If you like to stand in awe of Nature, then the Scottish Highlands are for you. If you enjoy peace and quiet, and like to drive for hours, seeing nothing but glorious scenery and the occasional sheep, then the Scottish Highlands are for you. If you like changeable weather and icy cold winds, then the Scottish Highlands are for you. After 4 days of driving around the Scottish Highlands we can confidently say that they are indeed for us.



We started our road trip in Fort William, went across to Inverness, then up to Thurso, and back down to Ullapool yesterday. Today we continued southwards, down the western Highland roads to Loch Alsh. There are a couple of different ways you can do this journey; the shorter route is to cut inland and go through the farmlands in the middle. We went the long way round: all the way around the outside, hugging the coastline.



The western part of the Scottish Highlands is very mountainous and repeatedly our route today took us up into the mountains, through mountain passes and back down towards the water. The best views were often at the very top of the mountain passes, with the ocean or one of the region’s many lochs spread before us. Every time we went up in elevation the weather changed as well – crossing the mountains we were up in the clouds at times, whereas it was sunny and warm down along the coast. The weather, like the scenery, sure is variable up here!





We passed through a few fishing villages along the way, including Badralloch which has a lovely beach*; Aultbea (home to Loch Ewe Distillery, the smallest whiskey distillery in the world); and Poolewe. Positioned along the banks of the River Ewe, Poolewe is a popular spot for fly fishing. We stopped there for a while to watch a couple of guys casting their lines out into the water. Neither of them caught anythng in the time we were there, but it certainly looks like a relaxing way to spend your day.

*The beaches have really taken us by surprise – who thinks of Scotland and pictures beautiful beaches?! Before this trip, not us, that’s for sure! But it turns out that the beaches are stunning; the sand is fine and clean, the water pristine (though very cold), and the ocean full of life. Pity it’s just a wee bit to cold to go swimming….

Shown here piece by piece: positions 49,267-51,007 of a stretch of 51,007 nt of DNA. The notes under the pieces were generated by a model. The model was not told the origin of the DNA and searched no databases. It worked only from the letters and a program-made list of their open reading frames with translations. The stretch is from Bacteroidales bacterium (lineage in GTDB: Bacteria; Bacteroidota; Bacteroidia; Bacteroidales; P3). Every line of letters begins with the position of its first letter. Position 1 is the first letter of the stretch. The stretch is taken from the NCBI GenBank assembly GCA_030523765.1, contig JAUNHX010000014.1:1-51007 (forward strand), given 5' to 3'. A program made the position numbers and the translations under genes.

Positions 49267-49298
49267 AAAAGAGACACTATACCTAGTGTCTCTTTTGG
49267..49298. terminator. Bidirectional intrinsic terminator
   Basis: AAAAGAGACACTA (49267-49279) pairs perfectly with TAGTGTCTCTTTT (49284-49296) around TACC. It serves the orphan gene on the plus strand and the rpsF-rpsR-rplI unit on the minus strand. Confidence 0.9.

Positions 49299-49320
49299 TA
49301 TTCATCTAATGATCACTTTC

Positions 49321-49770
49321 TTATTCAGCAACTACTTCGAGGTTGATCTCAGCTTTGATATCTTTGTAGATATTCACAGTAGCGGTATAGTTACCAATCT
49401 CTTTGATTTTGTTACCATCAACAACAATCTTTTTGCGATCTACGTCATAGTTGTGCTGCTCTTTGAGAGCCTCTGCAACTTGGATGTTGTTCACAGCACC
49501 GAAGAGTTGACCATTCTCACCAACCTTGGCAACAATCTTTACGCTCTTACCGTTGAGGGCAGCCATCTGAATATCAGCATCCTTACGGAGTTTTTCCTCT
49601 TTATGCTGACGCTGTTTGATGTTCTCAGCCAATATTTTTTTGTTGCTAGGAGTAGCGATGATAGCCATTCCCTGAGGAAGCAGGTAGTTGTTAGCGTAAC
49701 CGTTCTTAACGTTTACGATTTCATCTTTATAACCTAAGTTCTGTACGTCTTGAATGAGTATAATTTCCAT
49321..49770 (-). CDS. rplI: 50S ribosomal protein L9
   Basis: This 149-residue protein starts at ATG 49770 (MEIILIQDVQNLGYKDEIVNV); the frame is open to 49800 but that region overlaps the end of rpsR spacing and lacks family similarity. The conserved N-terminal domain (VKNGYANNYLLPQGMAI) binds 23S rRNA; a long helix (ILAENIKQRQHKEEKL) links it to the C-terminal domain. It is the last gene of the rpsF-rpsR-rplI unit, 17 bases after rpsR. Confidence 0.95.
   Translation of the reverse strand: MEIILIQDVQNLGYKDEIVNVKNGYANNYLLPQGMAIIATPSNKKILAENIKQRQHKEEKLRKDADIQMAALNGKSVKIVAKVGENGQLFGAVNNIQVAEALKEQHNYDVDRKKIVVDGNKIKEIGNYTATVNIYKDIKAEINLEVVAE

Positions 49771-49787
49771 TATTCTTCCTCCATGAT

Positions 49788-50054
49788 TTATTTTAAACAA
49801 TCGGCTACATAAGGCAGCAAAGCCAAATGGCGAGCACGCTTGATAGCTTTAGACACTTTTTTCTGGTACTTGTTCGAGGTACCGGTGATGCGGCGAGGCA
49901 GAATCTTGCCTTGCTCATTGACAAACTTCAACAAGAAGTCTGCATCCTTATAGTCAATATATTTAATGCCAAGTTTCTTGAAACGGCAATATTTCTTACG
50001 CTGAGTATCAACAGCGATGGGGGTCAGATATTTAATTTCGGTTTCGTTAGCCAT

By the time we reached Gairloch we were ready for a coffee and a break, so we pulled into one of the cafes in town and dosed ourselves with a dash of caffeine whilst chatting to the owner about the town’s history. Turns out, from 1528, the lands around Gairloch were owned Clan Mackenzie. The Mackenzies were exceptional landlords, it seems, as they refused to evict a single tenant during the Highland Clearances, despite the estate running at a loss. As a result, evicted Highlanders from other communities came to live in the area. As a result Gairloch remained a thriving community even as other Highland communities were dying. Even today it’s a much bigger, busier* town than others we passed through.

*Bearing in mind that “busy” is a relative term.



One of the highlights of our day came not long after we left Gairloch, when we rounded a bend and saw Loch Maree and the Torridon Hills before us.



Often touted as Scotland’s most beautiful lake, Loch Maree is one of the largest freshwater lakes in the country. The forests around the loch have been conserved and are full of old growth trees, some up to 800 years old. In the centre of the loch there are 5 wooded islands, one of which contains the ruins of a chapel. This is believed to be where Saint Máel Ruba lived for a number of years during the 8th century, praying and seeking enlightenment. The same island also contains ancient stands of oak and holly which have been linked with ancient Scottish druids.